Image copyright (c) Mary Evans Picture Library
Cuthbert Grasemann in his rooms at Trinity College, Cambridge University (Picture number 11107622)

A case in point is a photo album recently discovered neatly filed and catalogued along with others, but apparently untouched for some years. The stained, green binding was fairly unpromising but inside is a superb collection of photographs dating from the late 1890s to the 1930s.  The picture that particularly caught our eye at first was the interior of a Cambridge student’s room in 1911.  Written above it in ink were the words, ‘My rooms.  K. 5. New Court Trinity College Cambridge. 1911’. It may be Cambridge but even so, the room itself is unlike any student digs we might imagine today.  Ornaments are neatly arranged on the mantelpiece of a large fireplace, the walls are adorned with landscapes, and a collection of ukuleles and lutes. Above the picture rail what looks like a hand painted border shows a maritime landscape that includes St. Michael’s Mount.  A small occasional table is draped with an art nouveau style tablecloth on which are placed framed photographs, presumably of family members.  An elegant seat is enhanced by a rather beautiful looking peacock cushion, and the inhabitant of the room sits in the window, a pet cockatoo perched placidly on his knee.

Pupils and teachers at Fretherne House Preparatory School around 1900. From an album owned by Cuthbert Gasemann who is seated 2nd row, third from left. Date: c.1900
Fretherne House Prep School.  Grasemann is middle row, third from left, seated. (Picture number 11107606)

Further investigation soon confirmed that the album belonged to a ‘C. Grasemann’, the student in the picture. He features in most of the album’s other photographs which neatly chart his life and career from boy to man in a series of evocative images, many of which are excellent quality, printed in a generous 10” x 8” format.  The earliest picture, from 1899, is a group photograph from Fretherne House School (a prep school in Welwyn Garden City up until the Second World War).  Two more of Fretherne House take us up to 1904 as which point C. Grasemann became a pupil at Rugby School.  Another photograph shows him cross-legged in the front row of W. N. Wilson’s House.

Members of the Officer Training Corps band at Rugby school in 1905. Top right of the picture is Cuthbert Gasemann, who appears to be holding a tenor horn. This photograph is one of a number in an album compiled by him. Date: 1905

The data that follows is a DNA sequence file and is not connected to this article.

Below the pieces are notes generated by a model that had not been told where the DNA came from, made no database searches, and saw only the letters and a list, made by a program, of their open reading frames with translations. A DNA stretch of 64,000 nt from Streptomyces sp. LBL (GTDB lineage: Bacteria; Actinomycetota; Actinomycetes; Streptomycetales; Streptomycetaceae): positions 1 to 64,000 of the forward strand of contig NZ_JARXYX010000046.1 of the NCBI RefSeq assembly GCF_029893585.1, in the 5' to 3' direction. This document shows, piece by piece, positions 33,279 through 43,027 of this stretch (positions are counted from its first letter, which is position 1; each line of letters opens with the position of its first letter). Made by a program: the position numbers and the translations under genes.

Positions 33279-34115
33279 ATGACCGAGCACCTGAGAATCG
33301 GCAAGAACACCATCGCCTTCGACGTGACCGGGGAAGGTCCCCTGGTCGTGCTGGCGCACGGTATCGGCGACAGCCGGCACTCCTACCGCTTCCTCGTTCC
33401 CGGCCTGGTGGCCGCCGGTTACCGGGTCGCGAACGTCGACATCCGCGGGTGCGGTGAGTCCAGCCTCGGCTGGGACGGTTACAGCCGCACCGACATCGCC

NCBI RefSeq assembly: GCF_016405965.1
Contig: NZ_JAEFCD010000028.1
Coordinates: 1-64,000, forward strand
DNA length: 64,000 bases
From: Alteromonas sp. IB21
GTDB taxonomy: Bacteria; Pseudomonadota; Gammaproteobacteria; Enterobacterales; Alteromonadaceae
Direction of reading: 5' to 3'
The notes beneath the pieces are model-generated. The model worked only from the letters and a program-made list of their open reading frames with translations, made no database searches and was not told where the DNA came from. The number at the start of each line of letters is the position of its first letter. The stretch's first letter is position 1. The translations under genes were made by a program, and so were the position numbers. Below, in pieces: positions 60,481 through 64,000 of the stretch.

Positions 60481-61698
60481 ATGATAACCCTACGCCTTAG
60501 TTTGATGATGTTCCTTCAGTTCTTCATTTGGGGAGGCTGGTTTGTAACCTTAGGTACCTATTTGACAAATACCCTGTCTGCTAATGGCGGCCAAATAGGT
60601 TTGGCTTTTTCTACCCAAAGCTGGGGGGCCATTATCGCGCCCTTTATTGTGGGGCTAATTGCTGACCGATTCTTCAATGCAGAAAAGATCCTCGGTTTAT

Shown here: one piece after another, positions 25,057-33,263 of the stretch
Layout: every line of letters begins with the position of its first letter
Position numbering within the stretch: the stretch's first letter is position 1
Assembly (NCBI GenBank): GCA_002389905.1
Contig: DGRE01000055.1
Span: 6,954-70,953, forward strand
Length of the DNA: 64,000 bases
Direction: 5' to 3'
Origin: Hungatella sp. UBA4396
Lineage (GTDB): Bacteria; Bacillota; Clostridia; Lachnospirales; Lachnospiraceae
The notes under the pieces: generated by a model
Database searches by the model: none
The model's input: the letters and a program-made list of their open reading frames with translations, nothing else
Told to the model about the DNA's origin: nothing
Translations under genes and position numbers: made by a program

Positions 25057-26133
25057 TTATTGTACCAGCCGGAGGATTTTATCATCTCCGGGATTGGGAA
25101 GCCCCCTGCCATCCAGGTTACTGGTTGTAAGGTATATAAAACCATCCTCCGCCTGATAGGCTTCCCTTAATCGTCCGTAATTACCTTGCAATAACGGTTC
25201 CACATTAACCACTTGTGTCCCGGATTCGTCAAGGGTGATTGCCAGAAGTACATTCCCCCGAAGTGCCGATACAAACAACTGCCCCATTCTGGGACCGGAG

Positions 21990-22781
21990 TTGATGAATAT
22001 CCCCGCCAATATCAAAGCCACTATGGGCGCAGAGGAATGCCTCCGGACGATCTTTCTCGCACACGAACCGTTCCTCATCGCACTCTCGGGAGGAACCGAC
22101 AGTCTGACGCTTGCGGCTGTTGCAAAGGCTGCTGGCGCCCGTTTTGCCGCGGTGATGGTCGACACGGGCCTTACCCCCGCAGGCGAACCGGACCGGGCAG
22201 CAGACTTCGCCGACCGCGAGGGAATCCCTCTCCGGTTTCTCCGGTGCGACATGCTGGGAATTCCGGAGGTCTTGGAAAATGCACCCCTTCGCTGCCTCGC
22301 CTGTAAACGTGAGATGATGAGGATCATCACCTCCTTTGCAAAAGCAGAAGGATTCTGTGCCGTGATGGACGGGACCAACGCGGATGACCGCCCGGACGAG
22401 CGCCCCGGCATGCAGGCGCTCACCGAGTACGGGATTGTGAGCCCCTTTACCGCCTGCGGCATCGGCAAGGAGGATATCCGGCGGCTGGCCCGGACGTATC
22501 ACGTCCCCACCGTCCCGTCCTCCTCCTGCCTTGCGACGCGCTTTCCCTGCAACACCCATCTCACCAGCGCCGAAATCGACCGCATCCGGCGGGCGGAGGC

Members of the Officer Training Corps band at Rugby school in 1905. Top right of the picture is Cuthbert Gasemann, who appears to be holding a tenor horn. (Picture number 11107611)

Every boy is annotated in miniscule, spidery writing.  At Rugby, he was in the OTC band, playing the tenor horn by the looks of one photograph.  He was also in the school orchestra and when he went up to Cambridge, became a rower, a sport well-documented in the album.  Not only are there pictures of Grasemann’s rowing crew in action, but there are some beautiful views of Henley Regatta around 1911.

Rowing crew from a Cambridge University college, 1911. Date: 1910
Grasemann’s rowing crew.  He is seated middle row, second from right. (Picture Number 11107618)

 

Together with photographs of college balls, society dinners, winter sports and a fancy dress party in Switzerland (even one of the famous skating couple Mr and Mrs Edgar Syers) these are images that take us back to that extraordinary pre-war era when a young man of Grasemann’s fortunate circumstances would have had the world at his feet.  Except the world was about to slide towards catastrophe.

Grasemann’s war saw him gazetted on 10 June 1915, joining the Royal Engineers as a Lieutenant. The only wartime pictures in the album are a couple of his marriage to Irene Statham on 19 September 1916, while another photograph of him in uniform with a friendly dog arrived with the message, ‘As we can’t come we send our photo’.  All leave had been cancelled.

grasemannww1